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STEM I

In STEM class, each student works on developing an independent research project that solves any present issue, or answers any scientific question where the answer is not well known yet. Though each of our projects are different, like our other classes, we spend a lot of time peer editing and helping our classmates better their projects.

My project was focused on finding a way to enhance the hearing of deaf individuals suffering from sensorineural hearing loss, which is a loss of hearing due to damaged hair cells in the inner ear. In my research I looked at different genes and their effects on mechanosensation, which is an integral part of hearing. Through research I found that a certain membrane protein, SID-1, aided cells in RNA inteference. Graphical Abstract

Millions of individuals across the globe suffer from sensorineural hearing loss. A low count of the hair cells in the inner ear results in this hindered hearing ability, due to a reduced number of mechanoreceptors sending signals to the brain from the ear. Hair cells are microscopic mechanoreceptors that are able to transduce sound waves that physically move them, into electrical signals that are then sent to the central nervous system. The mechanoreceptors of Caenorhabditis elegans, or C. elegans, function in a similar manner, and are unable to regenerate after the larvae stage. During mechanotransduction, a key component is the sid-1 gene in C. elegans which enhances neuronal RNAi, and if utilized correctly, could potentially enhance mechanotransduction itself. In this study, two groups of C elegans, a N2 strain as well as a sid-1 strain were used. The functionality of the C. elegans’ mechanoreceptors in each group were tested through nose touch assessments. C. elegans in the wildtype group had a lower response to the gentle touch and harsh touch assessments than C. elegans in the sid-1 group. A heightened response from C. elegans lacking the sid-1 gene implied that the gene was successfully able to enhance the functionality of the existing mechanoreceptors on the C. elegans. Using methods found in gene therapy, such as adeno-associated viruses, enhancing the gene could be practiced on non-hearing individuals to allow for heightened hearing abilities.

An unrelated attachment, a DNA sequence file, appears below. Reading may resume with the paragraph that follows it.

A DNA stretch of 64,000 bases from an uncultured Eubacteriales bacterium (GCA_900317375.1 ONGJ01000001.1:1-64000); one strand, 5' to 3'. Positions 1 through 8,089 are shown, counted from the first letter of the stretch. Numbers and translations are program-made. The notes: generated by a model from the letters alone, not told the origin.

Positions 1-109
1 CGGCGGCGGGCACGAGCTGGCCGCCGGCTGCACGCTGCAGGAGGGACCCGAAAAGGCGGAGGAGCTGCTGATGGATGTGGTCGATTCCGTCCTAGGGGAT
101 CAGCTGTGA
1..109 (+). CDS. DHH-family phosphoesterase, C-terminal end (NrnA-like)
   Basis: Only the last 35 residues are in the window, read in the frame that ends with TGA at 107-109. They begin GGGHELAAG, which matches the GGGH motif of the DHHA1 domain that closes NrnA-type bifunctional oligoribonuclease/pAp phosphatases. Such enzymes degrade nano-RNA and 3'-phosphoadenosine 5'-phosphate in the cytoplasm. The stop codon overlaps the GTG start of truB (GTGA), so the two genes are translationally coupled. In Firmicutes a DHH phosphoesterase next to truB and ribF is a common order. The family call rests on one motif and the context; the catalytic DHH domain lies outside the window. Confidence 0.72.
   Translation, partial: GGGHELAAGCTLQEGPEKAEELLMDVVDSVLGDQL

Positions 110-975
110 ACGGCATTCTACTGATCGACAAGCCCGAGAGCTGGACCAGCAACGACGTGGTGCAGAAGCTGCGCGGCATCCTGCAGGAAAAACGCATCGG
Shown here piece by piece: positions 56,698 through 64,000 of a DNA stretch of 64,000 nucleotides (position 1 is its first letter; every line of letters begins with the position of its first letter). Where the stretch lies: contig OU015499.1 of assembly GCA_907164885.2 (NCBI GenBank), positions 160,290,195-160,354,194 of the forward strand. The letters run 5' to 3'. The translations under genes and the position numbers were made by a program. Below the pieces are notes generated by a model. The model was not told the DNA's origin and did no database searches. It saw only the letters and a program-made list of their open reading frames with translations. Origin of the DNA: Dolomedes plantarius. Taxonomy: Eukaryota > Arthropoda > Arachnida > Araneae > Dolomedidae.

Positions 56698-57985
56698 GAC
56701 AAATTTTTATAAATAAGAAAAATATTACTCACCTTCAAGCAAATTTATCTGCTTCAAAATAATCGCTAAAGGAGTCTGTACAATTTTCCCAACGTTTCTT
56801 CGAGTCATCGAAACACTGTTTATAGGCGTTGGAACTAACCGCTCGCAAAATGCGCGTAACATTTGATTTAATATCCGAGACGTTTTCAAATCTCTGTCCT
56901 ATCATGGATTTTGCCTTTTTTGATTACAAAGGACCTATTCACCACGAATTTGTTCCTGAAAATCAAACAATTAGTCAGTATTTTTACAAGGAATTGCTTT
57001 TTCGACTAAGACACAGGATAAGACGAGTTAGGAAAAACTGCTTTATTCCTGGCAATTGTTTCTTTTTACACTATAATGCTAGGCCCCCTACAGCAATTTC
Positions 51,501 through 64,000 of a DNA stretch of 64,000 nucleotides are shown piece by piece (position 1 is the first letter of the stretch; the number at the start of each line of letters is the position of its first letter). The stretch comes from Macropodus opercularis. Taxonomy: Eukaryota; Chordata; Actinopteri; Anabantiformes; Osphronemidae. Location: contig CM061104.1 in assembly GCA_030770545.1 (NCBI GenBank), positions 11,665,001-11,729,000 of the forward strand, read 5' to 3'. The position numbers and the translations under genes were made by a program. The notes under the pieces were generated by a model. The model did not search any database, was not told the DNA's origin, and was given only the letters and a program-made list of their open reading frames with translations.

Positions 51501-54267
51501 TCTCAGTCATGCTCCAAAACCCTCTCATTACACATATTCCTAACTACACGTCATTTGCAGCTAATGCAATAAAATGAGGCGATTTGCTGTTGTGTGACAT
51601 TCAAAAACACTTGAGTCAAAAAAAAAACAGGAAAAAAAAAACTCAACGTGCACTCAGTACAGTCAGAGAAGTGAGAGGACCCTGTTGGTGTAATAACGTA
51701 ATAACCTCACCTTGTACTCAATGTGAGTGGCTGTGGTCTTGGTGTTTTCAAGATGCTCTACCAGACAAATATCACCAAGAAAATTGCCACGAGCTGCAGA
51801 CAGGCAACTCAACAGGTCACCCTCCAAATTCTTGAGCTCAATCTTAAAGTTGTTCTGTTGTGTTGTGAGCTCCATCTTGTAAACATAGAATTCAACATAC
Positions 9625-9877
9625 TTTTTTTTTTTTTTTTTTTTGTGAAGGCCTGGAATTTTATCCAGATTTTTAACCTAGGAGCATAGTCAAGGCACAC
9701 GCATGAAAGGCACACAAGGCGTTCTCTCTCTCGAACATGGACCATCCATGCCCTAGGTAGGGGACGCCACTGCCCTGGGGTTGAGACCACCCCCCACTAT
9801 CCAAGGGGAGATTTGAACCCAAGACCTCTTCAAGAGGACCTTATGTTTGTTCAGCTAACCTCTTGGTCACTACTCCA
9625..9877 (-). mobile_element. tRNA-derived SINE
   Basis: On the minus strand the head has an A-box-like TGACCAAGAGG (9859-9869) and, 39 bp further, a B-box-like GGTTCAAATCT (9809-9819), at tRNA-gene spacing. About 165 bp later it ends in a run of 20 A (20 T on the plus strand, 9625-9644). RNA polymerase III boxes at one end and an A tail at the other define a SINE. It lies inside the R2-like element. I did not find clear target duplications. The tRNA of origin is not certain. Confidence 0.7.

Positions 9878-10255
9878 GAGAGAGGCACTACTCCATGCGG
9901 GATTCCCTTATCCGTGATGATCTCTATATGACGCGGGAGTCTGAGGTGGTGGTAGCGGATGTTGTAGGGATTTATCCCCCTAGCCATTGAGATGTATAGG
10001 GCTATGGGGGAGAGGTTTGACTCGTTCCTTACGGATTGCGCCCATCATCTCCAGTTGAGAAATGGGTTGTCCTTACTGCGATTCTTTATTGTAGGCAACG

Research Proposal

Problem: The effects of damaged hair cells are irreversable.

Solution: Using gene editing, the function of hair cells could be restored

Background

Sensorineural hearing loss causes deafness in many individuals across the globe.This specific type of hearing loss is caused by damaged sensory receptors called hair cells. In C. elegans, the SID-1 transmembrane protein is known to enhance neuronal RNA interference (RNAi) and silence genes with locally expressed dsRNA (Calixto et al., 2010). In humans, SID-1 could potentially help damaged hair cells function.

Methods Infographic Cleggin GT HT

Takeaways

The SID-1 transmembrane protein may have an impact on mechanosensation. in C. elegans. During the gentle touch assessment, the SID-1 group almost reached their maximum speeds, and continued reacting at those speeds during the harsh touch simulation.

Future Extension

Possible extensions of this work include using adeno-associated viruses to induce SID-1 creation (Tao et al., 2022), or testing the difference in levels of SID-1 in hearing and deaf individuals.

References

Calixto, A., Chelur, D., Topalidou, I., Chen, X., & Chalfie, M. (2010). Enhanced neuronal RNAi in C. elegans using SID-1. Nature methods, 7(7), 554–559. https://doi.org/10.1038/nmeth.1463

McClanahan, P. D., Xu, J. H., & Fang-Yen, C. (2017). Comparing Caenorhabditis elegans gentle and harsh touch response behavior using a multiplexed hydraulic microfluidic device. Integrative biology : quantitative biosciences from nano to macro, 9(10), 800–809. https://doi.org/10.1039/c7ib00120g

Tao, Y., Liu, X., Yang, L., Chu, C., Tan, F., Yu, Z., Ke, J., Li, X., Zheng, X., Zhao, X., Qi, J., Lin, C. P., Chai, R., Zhong, G., & Wu, H. (2022). AAV-ie-K558R mediated cochlear gene therapy and hair cell regeneration. Signal Transduction and Targeted Therapy, 7(1). https://doi.org/10.1038/s41392-022-00938-8